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ALBUM REVIEW: "Forty-One Seconds" 

The Rita Collective

"Forty-One Seconds"

Allora Records

ritacollective.com

The Rita Collective creates music that is impossible to classify. Start with the instrumentation: group leader Dean Keller plays bass clarinet; Kristen Shiner McGuire, marimba; Kyle Vock, bass; and Matt Bevan-Perkins, percussion. On their debut album, they're joined on one cut by Mark Collins on flugelhorn. The group's name is derived from a tune by a Tunisian oud player, so you can make a case for world music. Though the music certainly has a jazz sensibility, the pieces are arranged in the manner of a chamber group. And, not to be left out, there's a funk vibe that surfaces here and there.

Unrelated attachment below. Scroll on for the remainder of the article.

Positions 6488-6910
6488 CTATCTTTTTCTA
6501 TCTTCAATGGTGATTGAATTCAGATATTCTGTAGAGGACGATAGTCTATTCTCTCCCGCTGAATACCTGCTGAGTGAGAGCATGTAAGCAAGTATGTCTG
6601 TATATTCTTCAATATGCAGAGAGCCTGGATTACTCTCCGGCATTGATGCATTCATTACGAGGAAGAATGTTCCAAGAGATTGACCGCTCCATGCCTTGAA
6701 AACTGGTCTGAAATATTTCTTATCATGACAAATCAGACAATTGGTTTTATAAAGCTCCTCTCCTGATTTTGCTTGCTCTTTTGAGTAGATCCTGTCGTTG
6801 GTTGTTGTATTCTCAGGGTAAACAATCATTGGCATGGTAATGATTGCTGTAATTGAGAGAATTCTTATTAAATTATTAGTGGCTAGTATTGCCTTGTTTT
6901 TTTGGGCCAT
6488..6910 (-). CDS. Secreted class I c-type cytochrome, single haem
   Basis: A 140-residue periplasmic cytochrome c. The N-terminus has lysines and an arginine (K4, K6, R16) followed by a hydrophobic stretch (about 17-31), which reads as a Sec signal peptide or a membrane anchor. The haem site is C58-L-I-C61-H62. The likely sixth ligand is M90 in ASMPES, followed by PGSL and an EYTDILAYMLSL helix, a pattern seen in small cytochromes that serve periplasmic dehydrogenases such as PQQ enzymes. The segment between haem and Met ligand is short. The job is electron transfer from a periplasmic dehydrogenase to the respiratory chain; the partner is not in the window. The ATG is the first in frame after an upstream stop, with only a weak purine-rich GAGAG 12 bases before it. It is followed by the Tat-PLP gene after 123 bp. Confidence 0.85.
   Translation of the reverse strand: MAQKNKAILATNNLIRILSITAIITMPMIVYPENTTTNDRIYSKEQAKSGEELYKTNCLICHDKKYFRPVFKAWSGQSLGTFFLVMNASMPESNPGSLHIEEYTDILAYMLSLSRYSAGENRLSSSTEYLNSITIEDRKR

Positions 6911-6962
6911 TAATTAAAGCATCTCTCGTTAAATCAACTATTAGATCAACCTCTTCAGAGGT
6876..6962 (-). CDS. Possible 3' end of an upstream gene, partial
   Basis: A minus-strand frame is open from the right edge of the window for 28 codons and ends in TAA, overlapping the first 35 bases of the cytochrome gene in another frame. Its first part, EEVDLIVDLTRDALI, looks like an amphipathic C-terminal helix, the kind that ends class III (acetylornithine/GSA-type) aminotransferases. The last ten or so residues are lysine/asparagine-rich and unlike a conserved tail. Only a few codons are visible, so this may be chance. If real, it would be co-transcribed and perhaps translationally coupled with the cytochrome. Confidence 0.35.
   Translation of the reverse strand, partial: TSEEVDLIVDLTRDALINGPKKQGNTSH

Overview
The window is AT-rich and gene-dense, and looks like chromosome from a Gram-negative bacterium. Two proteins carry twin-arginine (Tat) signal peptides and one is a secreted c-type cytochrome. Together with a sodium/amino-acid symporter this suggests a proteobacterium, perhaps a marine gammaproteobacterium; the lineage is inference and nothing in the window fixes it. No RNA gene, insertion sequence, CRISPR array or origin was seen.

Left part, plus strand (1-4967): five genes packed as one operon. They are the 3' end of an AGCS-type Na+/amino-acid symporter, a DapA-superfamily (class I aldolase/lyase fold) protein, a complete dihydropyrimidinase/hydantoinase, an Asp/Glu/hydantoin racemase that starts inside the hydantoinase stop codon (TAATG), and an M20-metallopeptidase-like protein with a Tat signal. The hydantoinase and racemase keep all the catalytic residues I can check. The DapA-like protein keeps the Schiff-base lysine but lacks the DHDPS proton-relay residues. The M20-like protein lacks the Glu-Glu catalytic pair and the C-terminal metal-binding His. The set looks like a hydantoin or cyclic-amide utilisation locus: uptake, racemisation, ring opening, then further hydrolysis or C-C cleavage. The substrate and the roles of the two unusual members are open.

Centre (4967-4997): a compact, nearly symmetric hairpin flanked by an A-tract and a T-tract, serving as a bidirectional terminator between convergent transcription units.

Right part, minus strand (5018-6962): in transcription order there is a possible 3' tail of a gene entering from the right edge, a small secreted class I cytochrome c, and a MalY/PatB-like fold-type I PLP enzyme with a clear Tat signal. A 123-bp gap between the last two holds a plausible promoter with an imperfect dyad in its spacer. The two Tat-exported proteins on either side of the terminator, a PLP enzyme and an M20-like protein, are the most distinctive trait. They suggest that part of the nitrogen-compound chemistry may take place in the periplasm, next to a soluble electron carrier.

Tracks like "Dance With Waves," by the aforementioned oud player, Anouar Brahem, have an unmistakable Middle Eastern flavor, but the track is followed by a funky vamp. Whatever this music is, all of the group's players are adept enough to move through the changes of style, creating a timeless, universal synthesis. The album's cryptic title, "Forty-One Seconds," reflects the perfect amount of time Keller used to warm up his daughter's milk. It's an apt metaphor for the just-right mix of jazz, classical, world music, and funk on this CD.

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